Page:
Saturday, January 11, 2014

Economic Gardening

Chris Gibbons, Director, Business/Industry Affairs, Littleton, CO (
An entrepreneurial approach to economic development - data for each state and town, numbers of commercial establishments and jobs
89-90% of businesses self-employed or ten to one hundred employees for 30% of jobs
another 30% of businesses are mid size and for another 30% of jobs
Large companies have had a net loss of jobs over the last decade
Job growth comes primarily from expansion
"Work with local businesses to create good jobs" is the mission statement from the city gov
Started this process in 1987 after losing 7000 jobs at one large defense contractor
Uses complexity science, systems thinking, network economics, temperament
Complexity theory: mechanical versus biological, riding the edge of chaos
Support system using modern tech:  google adwords, GIS, customer and market info, SEO, on a national and international basis, database research, competitor intelligence, social media strategy with facebook, twitter, linked in...
One local company, ADA-ES, removes mercury from coal power plants
From 1990 to 2010 employment doubled, adding jobs all through the recession
1990-2005 job growth rate of 135%
Now more jobs than the town has workers
Florida has begun this statewide in a 2 year pilot funded for $3.5 million and grew jobs by 3,285 with a $2467 cost per job and an increase of tax revenues of $18 million
GrowFL companies got a net job gain of 7% in the last 3 years
Kansas, Louisiana, Wyoming, Michigan, Missouri, Oregon, Nebraska, Washington and regional projects including Vermont, New York, Indiana
Michigan governor's Rick Snyder's economic development plan is completely economic gardening
Q: What is the level of skill needed by public servants to access this data and what about areas where data isn't too great?
A:  skill level needed is high.  Have a learning center and model is a hub and spoke on a regional basis (for instance, Florida has its data center at univ).
Privacy and availability is different depending upon the country.  US has the most data available.
Q: Secret of success in moving from one town scale to many states?
A:  Most communities in US recruit but now the pool is drying up (overseas export and globalization) and people are looking for something else.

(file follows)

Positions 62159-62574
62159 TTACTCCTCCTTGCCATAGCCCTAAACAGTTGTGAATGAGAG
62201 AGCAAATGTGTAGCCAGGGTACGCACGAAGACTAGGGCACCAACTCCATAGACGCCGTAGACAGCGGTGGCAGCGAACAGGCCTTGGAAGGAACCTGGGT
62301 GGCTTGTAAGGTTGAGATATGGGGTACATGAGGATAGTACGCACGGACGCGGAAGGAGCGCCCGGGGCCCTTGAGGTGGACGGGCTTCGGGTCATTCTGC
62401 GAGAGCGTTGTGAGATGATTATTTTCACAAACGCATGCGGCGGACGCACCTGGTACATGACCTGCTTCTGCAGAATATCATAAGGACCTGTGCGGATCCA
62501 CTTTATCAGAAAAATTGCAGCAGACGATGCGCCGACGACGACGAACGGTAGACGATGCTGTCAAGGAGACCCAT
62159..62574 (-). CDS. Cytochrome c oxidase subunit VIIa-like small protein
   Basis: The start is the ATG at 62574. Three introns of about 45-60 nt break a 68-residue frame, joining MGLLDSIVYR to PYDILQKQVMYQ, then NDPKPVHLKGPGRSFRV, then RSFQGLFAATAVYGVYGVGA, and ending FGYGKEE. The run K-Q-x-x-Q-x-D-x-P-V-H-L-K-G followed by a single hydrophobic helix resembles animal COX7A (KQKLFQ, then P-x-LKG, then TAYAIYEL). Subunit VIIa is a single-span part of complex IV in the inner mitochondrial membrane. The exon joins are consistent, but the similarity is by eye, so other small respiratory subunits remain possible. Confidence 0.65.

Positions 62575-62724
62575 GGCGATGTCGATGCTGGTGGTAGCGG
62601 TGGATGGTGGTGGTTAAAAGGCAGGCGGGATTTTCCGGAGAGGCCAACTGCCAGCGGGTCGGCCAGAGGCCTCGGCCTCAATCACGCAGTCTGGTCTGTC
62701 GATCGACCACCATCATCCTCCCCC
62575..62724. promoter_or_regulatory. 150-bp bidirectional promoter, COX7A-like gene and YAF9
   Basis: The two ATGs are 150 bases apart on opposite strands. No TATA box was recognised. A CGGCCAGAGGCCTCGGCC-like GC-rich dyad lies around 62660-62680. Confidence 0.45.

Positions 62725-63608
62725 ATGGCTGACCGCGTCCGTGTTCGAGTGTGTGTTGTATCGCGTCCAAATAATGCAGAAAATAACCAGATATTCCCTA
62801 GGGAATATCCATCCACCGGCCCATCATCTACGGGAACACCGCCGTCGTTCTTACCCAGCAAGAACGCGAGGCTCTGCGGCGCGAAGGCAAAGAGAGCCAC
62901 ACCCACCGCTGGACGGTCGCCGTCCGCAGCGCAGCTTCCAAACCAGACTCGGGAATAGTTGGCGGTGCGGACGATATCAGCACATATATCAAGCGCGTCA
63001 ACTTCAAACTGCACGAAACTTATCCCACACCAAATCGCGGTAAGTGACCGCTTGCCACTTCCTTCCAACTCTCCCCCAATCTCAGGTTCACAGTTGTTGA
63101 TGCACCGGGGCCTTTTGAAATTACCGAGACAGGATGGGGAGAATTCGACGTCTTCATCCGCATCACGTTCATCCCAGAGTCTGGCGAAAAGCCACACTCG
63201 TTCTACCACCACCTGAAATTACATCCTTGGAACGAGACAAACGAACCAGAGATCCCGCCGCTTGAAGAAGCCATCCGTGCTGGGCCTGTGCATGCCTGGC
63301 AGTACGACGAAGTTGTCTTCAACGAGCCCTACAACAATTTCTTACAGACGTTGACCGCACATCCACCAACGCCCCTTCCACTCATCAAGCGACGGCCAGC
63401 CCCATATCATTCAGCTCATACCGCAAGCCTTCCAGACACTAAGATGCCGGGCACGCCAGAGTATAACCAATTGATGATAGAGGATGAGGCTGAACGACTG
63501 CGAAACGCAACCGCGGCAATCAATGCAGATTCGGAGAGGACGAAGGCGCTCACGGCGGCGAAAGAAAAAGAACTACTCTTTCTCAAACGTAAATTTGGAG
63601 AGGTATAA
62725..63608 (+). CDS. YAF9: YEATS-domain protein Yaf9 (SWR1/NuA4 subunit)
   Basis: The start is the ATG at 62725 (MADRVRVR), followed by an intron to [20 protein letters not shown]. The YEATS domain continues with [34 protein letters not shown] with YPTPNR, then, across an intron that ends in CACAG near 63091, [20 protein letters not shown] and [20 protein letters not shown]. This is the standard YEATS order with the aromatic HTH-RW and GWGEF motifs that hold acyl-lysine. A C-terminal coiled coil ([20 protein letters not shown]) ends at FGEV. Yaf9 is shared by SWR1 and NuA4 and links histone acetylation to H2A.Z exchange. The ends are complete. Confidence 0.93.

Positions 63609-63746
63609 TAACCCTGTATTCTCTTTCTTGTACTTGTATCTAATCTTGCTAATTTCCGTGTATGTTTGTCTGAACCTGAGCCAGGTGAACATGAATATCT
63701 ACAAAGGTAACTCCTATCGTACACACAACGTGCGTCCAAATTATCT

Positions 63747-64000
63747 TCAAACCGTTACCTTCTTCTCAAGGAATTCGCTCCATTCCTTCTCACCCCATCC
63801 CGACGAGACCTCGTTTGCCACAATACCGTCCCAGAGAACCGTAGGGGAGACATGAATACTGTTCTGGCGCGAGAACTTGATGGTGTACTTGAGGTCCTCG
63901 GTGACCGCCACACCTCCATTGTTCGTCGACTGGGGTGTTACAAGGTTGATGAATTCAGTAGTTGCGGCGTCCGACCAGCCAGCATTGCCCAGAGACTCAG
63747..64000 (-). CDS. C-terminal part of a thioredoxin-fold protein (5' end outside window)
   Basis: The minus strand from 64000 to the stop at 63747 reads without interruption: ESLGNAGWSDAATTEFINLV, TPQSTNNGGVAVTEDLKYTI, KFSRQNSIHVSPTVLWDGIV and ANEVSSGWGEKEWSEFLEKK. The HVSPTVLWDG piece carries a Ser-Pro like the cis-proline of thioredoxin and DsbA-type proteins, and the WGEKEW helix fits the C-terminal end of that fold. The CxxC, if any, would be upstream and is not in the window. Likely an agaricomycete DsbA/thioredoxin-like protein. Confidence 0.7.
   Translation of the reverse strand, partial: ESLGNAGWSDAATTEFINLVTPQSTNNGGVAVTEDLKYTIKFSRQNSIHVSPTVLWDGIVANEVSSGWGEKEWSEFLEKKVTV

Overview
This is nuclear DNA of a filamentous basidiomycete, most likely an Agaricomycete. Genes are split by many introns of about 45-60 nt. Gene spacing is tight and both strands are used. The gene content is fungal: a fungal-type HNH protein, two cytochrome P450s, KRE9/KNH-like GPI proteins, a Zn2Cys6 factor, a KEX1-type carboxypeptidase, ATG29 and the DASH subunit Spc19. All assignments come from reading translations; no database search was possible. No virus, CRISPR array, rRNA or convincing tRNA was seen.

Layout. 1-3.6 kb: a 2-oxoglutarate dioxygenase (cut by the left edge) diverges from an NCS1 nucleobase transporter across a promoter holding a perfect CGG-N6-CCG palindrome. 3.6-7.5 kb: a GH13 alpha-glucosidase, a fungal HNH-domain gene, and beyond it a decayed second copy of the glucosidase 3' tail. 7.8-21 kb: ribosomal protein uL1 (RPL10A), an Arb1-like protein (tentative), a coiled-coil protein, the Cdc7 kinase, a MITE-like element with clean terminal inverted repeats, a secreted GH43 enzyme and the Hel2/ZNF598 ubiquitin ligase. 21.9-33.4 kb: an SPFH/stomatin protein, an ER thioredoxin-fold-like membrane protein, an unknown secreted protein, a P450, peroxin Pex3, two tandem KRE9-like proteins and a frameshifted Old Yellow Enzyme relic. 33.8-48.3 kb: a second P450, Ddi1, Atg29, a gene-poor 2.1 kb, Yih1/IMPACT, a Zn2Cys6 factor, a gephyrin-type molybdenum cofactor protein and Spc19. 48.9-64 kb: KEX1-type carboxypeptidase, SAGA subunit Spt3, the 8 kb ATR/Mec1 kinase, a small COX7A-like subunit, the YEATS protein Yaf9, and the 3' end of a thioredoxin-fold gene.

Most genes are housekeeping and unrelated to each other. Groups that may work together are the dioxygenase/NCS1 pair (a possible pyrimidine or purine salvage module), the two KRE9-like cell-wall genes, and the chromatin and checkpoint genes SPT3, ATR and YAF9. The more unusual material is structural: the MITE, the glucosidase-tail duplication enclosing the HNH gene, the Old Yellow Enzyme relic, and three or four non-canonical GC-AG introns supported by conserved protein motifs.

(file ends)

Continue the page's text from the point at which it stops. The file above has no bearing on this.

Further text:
National center ( will work with the community and turns info around on three weeks.
Q:  how loyal are the businesses?  How many move?
A:  There is turnover but experience is that there are deep roots locally and few who leave.
Q:  for the first time in thirty years Chinese city of Hsintsin (spelling?) has entered a recession what is your suggestion?
A:  Complexity - punctuated equilibrium, sometime the bottom drops out. It has nothing to do with what you do.  We are riding a wave beyond our control, to a large extent.
Q:  Edge of stability and chaos, how do you keep them on that edge?
A:  Temperament has lot to do with it. Intuitive-thinking-judging personality types on Myers-Briggs personality test are the ones who run companies.  You need a temperament for change and innovation.
Q: Seems to be the same people as before but a different system.  Does that mean everyone can succeed?
A:  Not everyone can succeed, success follows the power law with a long tail and only a few who get most of the goodies.
Q: Building a business ecosystem similar to an industrial ecology?
A:  Need a business ecosystem which may not be available in smaller towns as well as entrepreneurial spirit. Entrepreneurial gene got bred out of industrial midwest due to factory heritage, in great plains Farmers had such thin margins that risk gene is out
Q: Work with start ups?
Failure rate very high but like Little League.  They are more like college ball, candidates having to go through a couple of screens, although they do work with smaller businesses by city council mandate
Q: If you tell everyone your secret won't you build your competition?
A:  Take the moving of jobs out of it and it doesn't really matter.  Every town has its own, different economic garden.
Q: What do you do different from big consulting firm?
A:  Cater to smaller scale businesses and McKinsey has just now stumbled into complexity but they don't use temperament at all and don't use network economics, for instance, Brian Arthur from Stanford on increasing returns and lock in
Q:  If everyone did this isn't the fundamental skill the capacity to network?
A:  Part of the formula.  Any business is either a commodity (product is exactly the same) and price is the only measure (producing a race to the bottom) or innovate (one of a kind) and keep on innovating to stop from becoming a commodity.  Two words based upon 35 years of experience - export innovation, make it new and export outside your community
Q:  How do you structure your service?
A:  National center will do a company for $4000.  Usually a public agency, the city or state, pays.
Q:  How much depends on a high tech work force?
A:  Not high tech per se but innovation instead.  Get out of commodity jobs into skilled and innovative, one of a kind work.
Q: Work force development through community colleges?
A:  Yes, in constant communication with community colleges as to what is needed from education.
800 communities have visited Littleton over the 25 years to learn how they do economic gardening.

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